I am writing this letter from Volcanoes Residence in Musanze’s affluent Mukizungu neighborhood. I have had breakfast but I am not done drinking coffee. This area’s spring-like weather encourages regular consumption of my favorite aromatic beverages.
I have fifteen minutes to write this letter. If you notice some typos here and there, please bear with me. It’s 9 o’clock in the morning. I don’t want to see any electronic devices on this table by 9:16 a.m. The only things allowed here after my 9:15 deadline are my coffee utensils. Maybe, I will pick a book I was reading last night and sniff more pages.
Last night, I perused through a few chapters of a book titled The Birds of East Africa. I didn’t pay attention to its author’s name. If I decide to resume reading this publication, at 9:16, I will make sure I memorize the author’s name for future references.
I am not a birding expert. My birding game needs a lot of work. One thing is certain though; I love the music these adorable creatures produce. Birds are gifted musicians. Their melodies are absolutely sensational.
As mentioned above, I am not a birding expert — far from one. The good news is, I have started paying attention to these talented animals. While canoeing along the meandering course of Mukungwa River, I caught a glimpse into the busy life of birds. I was amazed by their impressive work ethic, attention to detail and resilient spirit.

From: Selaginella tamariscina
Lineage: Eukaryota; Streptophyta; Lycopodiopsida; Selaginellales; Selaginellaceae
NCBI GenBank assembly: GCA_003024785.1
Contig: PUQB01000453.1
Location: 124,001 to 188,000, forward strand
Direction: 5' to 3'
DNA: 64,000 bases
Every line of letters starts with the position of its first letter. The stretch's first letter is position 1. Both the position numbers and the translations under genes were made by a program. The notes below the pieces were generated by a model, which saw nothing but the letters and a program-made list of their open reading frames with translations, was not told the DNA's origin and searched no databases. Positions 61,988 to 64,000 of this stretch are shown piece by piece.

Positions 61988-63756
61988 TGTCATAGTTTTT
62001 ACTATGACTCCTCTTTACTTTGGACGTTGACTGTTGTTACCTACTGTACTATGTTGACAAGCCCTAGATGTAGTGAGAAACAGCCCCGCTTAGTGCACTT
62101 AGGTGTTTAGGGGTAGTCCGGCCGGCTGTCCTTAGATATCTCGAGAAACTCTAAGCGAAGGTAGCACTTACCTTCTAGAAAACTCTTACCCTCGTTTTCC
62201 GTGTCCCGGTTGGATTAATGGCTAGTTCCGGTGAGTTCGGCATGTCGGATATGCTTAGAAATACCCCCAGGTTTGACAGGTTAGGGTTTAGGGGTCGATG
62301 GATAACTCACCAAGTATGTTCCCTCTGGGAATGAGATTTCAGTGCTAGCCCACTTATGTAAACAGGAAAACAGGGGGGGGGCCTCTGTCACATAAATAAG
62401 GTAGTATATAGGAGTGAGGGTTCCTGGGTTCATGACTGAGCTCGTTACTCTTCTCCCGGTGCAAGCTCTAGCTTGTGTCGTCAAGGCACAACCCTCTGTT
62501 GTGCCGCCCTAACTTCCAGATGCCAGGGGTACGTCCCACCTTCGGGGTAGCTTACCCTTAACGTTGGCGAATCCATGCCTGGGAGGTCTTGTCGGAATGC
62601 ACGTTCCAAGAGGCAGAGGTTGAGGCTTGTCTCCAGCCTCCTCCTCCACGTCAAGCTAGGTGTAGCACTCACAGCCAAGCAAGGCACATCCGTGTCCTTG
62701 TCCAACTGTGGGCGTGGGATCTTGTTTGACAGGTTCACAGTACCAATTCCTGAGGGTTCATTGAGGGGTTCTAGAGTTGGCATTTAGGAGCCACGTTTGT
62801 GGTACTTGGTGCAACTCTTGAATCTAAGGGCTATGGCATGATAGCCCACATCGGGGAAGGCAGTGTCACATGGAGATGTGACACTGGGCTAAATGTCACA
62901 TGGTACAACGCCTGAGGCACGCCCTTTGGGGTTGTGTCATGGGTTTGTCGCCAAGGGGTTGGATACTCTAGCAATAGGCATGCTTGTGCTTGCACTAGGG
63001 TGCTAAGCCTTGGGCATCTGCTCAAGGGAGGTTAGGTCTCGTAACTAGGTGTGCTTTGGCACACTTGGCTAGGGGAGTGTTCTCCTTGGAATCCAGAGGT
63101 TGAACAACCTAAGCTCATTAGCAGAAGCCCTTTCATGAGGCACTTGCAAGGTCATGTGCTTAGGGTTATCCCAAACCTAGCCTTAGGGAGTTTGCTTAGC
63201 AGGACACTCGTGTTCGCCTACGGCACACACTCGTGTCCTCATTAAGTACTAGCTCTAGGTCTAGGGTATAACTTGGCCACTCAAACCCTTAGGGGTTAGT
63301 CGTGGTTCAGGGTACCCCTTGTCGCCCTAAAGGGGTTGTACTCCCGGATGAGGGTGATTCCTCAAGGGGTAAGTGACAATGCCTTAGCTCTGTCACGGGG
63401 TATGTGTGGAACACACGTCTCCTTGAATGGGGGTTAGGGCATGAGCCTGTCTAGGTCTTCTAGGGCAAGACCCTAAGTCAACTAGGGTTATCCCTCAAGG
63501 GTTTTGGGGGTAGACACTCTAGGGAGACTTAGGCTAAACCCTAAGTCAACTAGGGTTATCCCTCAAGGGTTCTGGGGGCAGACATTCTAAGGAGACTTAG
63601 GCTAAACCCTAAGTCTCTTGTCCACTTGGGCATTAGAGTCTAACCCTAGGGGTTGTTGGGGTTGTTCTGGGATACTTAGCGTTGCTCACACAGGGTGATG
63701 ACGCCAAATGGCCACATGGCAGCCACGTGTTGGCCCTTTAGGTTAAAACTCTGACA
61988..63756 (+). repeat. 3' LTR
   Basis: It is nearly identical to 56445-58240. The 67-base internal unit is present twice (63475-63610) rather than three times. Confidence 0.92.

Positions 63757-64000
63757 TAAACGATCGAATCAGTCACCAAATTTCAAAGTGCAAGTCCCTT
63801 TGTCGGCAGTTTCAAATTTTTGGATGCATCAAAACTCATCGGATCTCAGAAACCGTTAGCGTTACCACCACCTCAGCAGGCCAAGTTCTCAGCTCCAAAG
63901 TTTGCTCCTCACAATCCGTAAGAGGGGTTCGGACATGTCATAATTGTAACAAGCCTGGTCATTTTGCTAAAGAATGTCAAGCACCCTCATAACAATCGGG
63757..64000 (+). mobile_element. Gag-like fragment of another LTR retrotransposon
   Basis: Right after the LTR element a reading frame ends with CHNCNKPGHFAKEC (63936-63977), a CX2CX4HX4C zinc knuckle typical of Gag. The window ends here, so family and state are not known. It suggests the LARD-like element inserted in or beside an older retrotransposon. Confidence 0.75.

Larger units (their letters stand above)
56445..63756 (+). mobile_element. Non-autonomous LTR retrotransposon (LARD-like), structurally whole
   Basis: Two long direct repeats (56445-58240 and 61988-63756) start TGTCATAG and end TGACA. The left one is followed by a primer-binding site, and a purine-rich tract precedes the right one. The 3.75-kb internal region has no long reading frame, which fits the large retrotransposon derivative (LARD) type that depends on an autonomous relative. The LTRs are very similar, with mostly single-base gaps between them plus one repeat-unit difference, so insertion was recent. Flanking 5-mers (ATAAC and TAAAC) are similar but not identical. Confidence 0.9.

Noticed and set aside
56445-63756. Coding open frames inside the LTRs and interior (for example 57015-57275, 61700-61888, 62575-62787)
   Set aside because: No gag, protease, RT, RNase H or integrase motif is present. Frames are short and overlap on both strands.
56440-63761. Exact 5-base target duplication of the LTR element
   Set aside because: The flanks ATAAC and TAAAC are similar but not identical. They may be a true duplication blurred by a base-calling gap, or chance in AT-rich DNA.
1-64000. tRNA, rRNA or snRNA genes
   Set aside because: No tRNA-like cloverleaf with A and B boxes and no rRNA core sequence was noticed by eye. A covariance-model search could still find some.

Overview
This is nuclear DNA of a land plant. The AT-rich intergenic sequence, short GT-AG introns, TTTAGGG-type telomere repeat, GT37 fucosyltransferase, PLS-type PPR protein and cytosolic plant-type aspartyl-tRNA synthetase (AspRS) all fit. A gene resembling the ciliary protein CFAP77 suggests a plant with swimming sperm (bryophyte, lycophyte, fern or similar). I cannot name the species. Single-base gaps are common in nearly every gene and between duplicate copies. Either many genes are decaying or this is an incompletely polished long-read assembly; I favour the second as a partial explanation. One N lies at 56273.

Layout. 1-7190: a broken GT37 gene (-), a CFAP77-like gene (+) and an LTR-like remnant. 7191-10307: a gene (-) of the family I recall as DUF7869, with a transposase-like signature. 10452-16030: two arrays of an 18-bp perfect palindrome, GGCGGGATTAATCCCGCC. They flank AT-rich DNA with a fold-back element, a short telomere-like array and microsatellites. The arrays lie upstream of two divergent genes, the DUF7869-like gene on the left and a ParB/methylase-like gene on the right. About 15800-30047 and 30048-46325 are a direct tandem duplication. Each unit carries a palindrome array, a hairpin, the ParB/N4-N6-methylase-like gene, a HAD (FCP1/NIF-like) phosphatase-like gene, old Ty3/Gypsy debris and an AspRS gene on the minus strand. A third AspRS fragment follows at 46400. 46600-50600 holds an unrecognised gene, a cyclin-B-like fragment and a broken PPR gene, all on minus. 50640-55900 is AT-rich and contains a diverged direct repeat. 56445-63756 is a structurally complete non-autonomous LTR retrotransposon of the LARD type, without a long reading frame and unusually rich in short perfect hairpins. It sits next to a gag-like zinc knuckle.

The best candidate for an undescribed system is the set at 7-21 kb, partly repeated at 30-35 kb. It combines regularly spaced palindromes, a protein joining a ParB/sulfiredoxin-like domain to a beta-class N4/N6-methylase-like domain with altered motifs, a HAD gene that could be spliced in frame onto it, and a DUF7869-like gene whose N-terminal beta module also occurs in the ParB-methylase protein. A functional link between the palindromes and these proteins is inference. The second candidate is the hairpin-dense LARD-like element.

Elsewhere, I once saw two birds chilling on a branch of a tree. This happened in Nyungwe forest. My guide informed me that the two birds were a couple from the Turaco species. "Turaco couples always roll together. They are inseparable." He told me.
The love birds were minding their own business. They didn’t seem to notice our presence until one of us started producing Turaco sounds using a bird sound app installed on the gadget he was biting. That sound attracted their attention. They stared at him and looked puzzled.
The first time I poked my nose into other birds’ affairs, I saw security guards, engineers and interior designers. Yes, birds have important jobs too. Some of them do what you do for a living. Their skills are probably more refined than yours. No offense.
The birds I encountered in Nyungwe got surprised to hear a human being speaking their language. Wouldn’t you be perplexed to hear an eagle speaking your mother tongue? There are more similarities between you and wild animals than you can ever imagine. As I always say, wildlife will never stop amazing me.
This letter wasn’t supposed to be about birds. My plan was to write something about my cycling experience in Musanze. Unfortunately, the book mentioned above changed the subject of this morning’s story. Speaking of this book, maybe I should read more chapters. After all, it’s 9:15.
The author is visiting all 30 districts of Rwanda. His tour of Musanze is sponsored by Ikaze Rwanda Tours & Travel, The Peakspot Lodge, My Hill Ecolodge, Ndaza Escape, Crema Cafe, Migano Hotel, Volcanoes Residence and Beyond the Gorillas Experience (BGE).